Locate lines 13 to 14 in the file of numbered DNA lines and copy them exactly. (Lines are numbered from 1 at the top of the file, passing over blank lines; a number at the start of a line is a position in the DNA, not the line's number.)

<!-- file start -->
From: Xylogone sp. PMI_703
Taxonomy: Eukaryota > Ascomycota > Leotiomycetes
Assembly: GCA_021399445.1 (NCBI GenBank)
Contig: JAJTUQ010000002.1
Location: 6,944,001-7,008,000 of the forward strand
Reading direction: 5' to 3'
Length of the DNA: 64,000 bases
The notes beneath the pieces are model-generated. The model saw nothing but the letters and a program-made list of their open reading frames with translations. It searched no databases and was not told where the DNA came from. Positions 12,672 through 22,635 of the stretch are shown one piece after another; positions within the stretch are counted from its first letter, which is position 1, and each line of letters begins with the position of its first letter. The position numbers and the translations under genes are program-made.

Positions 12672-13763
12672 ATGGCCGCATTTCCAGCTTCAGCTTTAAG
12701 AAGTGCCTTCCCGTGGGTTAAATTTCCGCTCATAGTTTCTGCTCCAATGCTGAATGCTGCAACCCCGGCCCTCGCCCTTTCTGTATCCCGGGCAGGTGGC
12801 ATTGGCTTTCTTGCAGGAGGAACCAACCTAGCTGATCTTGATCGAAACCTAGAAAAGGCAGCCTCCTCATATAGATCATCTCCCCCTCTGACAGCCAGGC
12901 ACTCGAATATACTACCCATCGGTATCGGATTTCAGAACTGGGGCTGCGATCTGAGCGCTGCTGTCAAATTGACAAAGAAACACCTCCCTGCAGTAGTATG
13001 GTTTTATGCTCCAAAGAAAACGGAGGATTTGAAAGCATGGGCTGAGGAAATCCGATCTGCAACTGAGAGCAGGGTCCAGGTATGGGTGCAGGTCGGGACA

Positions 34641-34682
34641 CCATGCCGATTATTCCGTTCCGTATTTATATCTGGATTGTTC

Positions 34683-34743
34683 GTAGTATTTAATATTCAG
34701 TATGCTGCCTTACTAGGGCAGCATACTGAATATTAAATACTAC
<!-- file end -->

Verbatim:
12901 ACTCGAATATACTACCCATCGGTATCGGATTTCAGAACTGGGGCTGCGATCTGAGCGCTGCTGTCAAATTGACAAAGAAACACCTCCCTGCAGTAGTATG
13001 GTTTTATGCTCCAAAGAAAACGGAGGATTTGAAAGCATGGGCTGAGGAAATCCGATCTGCAACTGAGAGCAGGGTCCAGGTATGGGTGCAGGTCGGGACA